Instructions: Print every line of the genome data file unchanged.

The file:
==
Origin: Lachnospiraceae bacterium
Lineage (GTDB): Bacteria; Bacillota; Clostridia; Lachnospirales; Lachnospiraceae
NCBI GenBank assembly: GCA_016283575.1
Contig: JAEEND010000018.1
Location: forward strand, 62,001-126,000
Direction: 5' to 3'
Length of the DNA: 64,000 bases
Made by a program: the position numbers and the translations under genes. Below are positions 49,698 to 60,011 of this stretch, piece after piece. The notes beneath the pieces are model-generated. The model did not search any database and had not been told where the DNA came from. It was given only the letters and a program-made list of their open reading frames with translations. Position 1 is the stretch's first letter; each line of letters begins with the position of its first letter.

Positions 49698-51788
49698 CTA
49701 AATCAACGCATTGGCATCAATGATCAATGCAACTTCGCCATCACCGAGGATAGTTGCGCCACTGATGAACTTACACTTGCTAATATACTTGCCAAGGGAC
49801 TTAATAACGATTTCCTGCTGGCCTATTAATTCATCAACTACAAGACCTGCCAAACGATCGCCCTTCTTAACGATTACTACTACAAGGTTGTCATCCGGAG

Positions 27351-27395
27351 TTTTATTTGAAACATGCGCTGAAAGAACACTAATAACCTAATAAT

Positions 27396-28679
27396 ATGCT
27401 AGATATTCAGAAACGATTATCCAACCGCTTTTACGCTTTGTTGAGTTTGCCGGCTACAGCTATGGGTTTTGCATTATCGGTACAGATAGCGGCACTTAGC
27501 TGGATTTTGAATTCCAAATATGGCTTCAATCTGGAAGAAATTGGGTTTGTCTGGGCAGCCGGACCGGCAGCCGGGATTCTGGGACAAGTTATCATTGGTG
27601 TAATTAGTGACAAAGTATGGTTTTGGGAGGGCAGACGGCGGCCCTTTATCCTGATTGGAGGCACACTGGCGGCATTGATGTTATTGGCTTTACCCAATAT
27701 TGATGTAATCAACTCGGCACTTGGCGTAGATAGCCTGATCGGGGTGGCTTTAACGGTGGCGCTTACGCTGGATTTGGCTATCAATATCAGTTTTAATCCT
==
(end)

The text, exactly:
Origin: Lachnospiraceae bacterium
Lineage (GTDB): Bacteria; Bacillota; Clostridia; Lachnospirales; Lachnospiraceae
NCBI GenBank assembly: GCA_016283575.1
Contig: JAEEND010000018.1
Location: forward strand, 62,001-126,000
Direction: 5' to 3'
Length of the DNA: 64,000 bases
Made by a program: the position numbers and the translations under genes. Below are positions 49,698 to 60,011 of this stretch, piece after piece. The notes beneath the pieces are model-generated. The model did not search any database and had not been told where the DNA came from. It was given only the letters and a program-made list of their open reading frames with translations. Position 1 is the stretch's first letter; each line of letters begins with the position of its first letter.

Positions 49698-51788
49698 CTA
49701 AATCAACGCATTGGCATCAATGATCAATGCAACTTCGCCATCACCGAGGATAGTTGCGCCACTGATGAACTTACACTTGCTAATATACTTGCCAAGGGAC
49801 TTAATAACGATTTCCTGCTGGCCTATTAATTCATCAACTACAAGACCTGCCAAACGATCGCCCTTCTTAACGATTACTACTACAAGGTTGTCATCCGGAG

Positions 27351-27395
27351 TTTTATTTGAAACATGCGCTGAAAGAACACTAATAACCTAATAAT

Positions 27396-28679
27396 ATGCT
27401 AGATATTCAGAAACGATTATCCAACCGCTTTTACGCTTTGTTGAGTTTGCCGGCTACAGCTATGGGTTTTGCATTATCGGTACAGATAGCGGCACTTAGC
27501 TGGATTTTGAATTCCAAATATGGCTTCAATCTGGAAGAAATTGGGTTTGTCTGGGCAGCCGGACCGGCAGCCGGGATTCTGGGACAAGTTATCATTGGTG
27601 TAATTAGTGACAAAGTATGGTTTTGGGAGGGCAGACGGCGGCCCTTTATCCTGATTGGAGGCACACTGGCGGCATTGATGTTATTGGCTTTACCCAATAT
27701 TGATGTAATCAACTCGGCACTTGGCGTAGATAGCCTGATCGGGGTGGCTTTAACGGTGGCGCTTACGCTGGATTTGGCTATCAATATCAGTTTTAATCCT